After a flight that killed my ears (I have a terrible cold, and cabin pressure doesn’t help), Elmine and I ended up at BarCamp Vienna. It turned out someone had already put my name up on the roster to do a session. That’s why at the end of the afternoon I found myself presenting, without hearing much. I felt unfit, and talked way too fast I guess.
Basically I told the same story Boris Mann and I did a session about at last weeks BarCamp Brussels. And at the end asked for thoughts, ideas and pointers that might help create social software tools that are better at using human relationships for navigation, aggregation and views/slices.
Two things were put forward at the end (people were tired at the end of the day, and I really did talk too fast) before discussion died down.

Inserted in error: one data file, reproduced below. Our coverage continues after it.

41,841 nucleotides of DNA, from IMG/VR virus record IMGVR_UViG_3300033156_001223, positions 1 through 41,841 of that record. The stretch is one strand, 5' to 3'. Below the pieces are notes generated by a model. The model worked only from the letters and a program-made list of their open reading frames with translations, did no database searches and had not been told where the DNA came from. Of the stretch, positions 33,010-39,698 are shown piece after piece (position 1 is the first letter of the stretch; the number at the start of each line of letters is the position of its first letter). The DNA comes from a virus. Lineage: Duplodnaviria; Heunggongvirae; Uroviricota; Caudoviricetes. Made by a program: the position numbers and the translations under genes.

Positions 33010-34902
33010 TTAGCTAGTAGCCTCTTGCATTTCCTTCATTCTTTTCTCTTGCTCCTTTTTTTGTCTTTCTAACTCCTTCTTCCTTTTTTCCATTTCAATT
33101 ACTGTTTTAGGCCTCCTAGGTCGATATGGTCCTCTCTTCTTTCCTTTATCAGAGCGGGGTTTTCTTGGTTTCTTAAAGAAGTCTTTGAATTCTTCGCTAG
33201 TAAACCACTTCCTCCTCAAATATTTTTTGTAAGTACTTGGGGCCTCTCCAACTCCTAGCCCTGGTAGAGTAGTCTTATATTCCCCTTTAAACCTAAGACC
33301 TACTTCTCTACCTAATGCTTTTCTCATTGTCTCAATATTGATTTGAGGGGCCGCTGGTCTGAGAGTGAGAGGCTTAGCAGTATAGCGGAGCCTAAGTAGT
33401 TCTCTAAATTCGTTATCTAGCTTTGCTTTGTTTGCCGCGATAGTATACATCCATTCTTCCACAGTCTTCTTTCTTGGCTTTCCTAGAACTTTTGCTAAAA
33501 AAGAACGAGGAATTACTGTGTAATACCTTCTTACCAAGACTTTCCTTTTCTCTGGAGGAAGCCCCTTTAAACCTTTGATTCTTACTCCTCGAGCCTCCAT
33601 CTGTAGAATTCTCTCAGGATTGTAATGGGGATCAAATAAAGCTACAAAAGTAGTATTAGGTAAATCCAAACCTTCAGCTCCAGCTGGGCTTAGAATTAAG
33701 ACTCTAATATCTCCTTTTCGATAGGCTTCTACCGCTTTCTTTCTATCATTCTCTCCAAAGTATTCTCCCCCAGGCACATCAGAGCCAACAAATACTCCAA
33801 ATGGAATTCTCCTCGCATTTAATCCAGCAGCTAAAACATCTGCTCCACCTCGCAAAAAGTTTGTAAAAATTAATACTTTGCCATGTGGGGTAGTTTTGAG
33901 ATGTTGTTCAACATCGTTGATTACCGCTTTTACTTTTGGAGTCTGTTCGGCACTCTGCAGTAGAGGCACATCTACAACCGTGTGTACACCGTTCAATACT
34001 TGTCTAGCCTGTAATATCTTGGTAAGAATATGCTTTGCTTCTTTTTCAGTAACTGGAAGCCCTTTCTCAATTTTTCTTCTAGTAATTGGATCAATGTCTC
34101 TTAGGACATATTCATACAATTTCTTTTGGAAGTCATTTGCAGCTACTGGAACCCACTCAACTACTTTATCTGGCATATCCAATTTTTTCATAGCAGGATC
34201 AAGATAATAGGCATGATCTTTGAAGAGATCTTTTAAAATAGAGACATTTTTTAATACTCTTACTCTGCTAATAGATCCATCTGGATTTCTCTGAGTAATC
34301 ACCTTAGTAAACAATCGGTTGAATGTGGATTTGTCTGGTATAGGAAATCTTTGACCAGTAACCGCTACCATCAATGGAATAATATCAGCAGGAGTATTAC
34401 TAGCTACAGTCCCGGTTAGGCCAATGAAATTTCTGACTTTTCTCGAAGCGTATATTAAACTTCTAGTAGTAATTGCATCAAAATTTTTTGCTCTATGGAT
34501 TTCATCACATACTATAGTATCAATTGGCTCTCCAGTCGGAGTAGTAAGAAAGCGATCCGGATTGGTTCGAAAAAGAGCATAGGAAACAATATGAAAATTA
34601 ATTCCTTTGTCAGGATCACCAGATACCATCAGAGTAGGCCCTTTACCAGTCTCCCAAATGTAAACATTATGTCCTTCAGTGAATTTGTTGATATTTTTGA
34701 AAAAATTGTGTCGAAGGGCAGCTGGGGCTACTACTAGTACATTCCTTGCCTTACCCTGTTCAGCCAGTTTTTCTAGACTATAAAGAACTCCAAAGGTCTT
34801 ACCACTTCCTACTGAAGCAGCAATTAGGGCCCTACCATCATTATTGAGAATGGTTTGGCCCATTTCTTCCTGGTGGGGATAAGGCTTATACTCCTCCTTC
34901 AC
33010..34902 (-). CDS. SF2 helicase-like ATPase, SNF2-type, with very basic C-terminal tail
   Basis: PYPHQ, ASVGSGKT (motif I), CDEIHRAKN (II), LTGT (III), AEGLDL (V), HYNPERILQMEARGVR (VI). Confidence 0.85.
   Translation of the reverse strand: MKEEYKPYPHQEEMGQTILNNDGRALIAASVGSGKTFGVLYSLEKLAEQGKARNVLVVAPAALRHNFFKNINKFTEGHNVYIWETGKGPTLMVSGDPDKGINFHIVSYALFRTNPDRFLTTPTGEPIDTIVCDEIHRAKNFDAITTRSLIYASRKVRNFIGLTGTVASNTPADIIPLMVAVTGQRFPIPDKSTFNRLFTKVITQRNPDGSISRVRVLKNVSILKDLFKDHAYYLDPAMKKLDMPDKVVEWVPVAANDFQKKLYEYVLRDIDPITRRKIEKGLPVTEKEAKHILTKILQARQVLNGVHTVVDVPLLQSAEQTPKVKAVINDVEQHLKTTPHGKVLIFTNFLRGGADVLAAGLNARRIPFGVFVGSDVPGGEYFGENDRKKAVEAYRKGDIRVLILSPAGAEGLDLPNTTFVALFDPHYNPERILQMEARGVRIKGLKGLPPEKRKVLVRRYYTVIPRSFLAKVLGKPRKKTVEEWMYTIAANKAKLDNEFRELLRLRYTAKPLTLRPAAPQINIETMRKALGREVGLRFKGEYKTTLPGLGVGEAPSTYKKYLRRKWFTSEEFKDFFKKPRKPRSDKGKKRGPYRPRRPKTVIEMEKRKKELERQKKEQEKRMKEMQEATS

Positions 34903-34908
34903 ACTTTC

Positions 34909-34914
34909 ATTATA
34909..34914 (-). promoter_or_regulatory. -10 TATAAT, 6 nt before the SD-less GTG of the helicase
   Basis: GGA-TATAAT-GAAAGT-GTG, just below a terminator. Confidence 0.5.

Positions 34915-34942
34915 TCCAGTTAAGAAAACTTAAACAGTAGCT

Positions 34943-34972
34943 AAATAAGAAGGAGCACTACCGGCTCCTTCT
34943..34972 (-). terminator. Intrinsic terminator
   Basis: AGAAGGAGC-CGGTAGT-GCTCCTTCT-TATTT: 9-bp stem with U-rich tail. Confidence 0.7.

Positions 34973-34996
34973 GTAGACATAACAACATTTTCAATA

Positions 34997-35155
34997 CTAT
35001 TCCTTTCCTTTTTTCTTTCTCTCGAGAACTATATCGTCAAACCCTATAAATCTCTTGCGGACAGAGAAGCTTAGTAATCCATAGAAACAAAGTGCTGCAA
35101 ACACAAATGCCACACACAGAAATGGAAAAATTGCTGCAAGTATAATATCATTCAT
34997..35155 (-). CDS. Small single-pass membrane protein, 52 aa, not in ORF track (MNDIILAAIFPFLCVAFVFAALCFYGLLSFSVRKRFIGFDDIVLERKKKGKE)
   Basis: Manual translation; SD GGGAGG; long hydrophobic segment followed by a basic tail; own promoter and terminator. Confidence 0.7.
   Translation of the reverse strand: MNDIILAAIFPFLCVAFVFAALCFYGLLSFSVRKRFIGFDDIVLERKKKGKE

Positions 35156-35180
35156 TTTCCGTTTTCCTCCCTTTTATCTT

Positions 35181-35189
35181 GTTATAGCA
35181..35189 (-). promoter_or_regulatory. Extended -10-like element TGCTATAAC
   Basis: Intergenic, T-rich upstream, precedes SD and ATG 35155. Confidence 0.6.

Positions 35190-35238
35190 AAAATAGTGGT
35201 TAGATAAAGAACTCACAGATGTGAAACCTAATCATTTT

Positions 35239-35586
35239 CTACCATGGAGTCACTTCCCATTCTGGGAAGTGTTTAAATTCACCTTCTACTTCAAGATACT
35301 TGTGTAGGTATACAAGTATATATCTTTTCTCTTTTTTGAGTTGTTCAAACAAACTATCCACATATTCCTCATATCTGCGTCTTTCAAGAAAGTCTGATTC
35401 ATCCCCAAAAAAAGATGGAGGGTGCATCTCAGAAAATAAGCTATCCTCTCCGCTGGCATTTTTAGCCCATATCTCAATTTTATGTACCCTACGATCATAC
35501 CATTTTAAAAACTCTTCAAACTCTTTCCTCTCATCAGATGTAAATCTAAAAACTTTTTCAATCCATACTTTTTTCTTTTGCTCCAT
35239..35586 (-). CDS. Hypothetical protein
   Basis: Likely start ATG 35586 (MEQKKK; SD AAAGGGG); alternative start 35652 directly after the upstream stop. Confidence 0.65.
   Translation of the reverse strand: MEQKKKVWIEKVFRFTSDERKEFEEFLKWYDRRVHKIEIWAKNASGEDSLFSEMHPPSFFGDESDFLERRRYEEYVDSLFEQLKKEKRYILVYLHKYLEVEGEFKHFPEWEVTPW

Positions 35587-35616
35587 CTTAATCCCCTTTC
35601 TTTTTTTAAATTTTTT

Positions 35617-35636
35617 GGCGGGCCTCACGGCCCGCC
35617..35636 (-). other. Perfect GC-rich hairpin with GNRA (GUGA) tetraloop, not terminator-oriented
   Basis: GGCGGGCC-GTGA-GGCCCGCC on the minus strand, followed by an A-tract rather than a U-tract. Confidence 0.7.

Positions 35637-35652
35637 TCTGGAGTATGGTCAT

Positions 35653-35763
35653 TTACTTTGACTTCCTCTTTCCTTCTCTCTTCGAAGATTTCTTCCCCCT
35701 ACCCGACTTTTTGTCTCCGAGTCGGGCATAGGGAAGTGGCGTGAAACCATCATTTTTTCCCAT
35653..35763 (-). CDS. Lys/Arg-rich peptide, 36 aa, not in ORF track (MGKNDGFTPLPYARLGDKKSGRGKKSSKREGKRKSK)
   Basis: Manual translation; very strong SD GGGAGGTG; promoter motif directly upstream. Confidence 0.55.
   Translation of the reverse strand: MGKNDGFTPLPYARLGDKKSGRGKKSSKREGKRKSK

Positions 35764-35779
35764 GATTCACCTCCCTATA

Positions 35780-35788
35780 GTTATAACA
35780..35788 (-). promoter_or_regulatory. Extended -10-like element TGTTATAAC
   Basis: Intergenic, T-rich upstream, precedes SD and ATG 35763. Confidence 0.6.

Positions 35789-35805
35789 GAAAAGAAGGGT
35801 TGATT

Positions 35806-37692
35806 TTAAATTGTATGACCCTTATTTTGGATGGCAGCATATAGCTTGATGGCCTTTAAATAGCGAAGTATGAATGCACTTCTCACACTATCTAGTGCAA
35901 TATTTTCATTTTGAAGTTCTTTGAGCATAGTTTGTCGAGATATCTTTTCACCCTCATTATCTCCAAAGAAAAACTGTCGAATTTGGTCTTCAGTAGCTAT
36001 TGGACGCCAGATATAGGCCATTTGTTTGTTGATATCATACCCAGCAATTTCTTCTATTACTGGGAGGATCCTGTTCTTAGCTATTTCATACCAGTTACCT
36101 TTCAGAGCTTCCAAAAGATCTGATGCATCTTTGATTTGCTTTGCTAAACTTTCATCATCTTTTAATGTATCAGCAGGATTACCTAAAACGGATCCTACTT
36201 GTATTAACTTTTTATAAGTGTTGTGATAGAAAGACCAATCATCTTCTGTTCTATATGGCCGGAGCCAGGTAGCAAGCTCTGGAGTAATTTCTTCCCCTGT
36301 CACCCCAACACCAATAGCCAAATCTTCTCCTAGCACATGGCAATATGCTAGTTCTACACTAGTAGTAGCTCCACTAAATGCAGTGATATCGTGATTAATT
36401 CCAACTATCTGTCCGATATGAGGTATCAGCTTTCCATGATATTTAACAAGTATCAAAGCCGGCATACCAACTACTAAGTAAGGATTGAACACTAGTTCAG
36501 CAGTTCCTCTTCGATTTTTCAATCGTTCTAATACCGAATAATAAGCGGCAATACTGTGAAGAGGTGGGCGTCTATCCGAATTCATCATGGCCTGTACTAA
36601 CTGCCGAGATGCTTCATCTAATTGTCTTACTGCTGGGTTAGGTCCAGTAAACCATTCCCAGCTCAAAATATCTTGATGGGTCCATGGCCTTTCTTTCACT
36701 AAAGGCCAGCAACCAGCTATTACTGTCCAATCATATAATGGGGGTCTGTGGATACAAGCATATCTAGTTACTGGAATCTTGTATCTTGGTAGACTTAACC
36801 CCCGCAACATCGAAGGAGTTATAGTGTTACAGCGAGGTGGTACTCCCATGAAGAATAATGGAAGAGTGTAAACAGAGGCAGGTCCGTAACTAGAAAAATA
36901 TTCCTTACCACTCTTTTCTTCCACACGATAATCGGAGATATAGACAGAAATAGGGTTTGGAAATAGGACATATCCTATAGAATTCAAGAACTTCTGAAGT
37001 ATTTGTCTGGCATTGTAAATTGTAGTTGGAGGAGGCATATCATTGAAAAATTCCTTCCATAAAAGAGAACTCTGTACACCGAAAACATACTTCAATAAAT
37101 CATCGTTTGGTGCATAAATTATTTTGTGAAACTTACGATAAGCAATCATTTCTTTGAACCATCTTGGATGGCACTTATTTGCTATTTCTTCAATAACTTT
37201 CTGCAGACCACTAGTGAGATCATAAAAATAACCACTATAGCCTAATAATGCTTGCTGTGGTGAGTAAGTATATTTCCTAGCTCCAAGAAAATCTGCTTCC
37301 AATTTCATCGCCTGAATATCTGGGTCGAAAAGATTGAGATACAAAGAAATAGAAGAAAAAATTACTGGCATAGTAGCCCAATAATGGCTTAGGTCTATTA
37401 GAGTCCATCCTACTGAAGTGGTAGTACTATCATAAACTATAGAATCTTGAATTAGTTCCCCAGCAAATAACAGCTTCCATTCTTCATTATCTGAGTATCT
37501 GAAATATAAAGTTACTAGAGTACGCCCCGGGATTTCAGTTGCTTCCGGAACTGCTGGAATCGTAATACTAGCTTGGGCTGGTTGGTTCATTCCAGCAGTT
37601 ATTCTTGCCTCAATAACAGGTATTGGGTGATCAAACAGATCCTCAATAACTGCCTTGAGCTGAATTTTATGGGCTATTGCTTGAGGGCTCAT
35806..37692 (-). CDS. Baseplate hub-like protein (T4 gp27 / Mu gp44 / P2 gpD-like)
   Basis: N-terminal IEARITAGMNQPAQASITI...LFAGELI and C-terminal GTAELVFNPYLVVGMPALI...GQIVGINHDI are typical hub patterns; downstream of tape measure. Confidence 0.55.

Sebastian Fiedler put forward that 3D environments might be a way of presenting information/networks in a different way. This might be a route to break out of the more usual notions on how to present information(patterns).
I don’t see much of that at this point, but that doesn’t mean much. What I do see is how e.g. in Second Life attempts are made to connect SL to the information landscape of the internet, similar to how at the same time efforts are made to connect the information landscape to the physical landscape more. A set of parallel processes that might cross-fertilize.
Another participant mentioned a Linux tool called Dashboard, that by its description sounded a bit like 43people.com, a way to build portfolios around individuals. That is interesting as a first step, but I would like to be able to do the same for groups and communities. In a metafor I used in Barbara Kieslingers blog, and which I mentioned today as well: I do not need to know which trees are in a forest to know if the forest is on fire. Only when I really want to know which specific trees are burning, do I need to zoom in. Communities are my forests in that regard, and I only need a notion of what is important to a community at some point.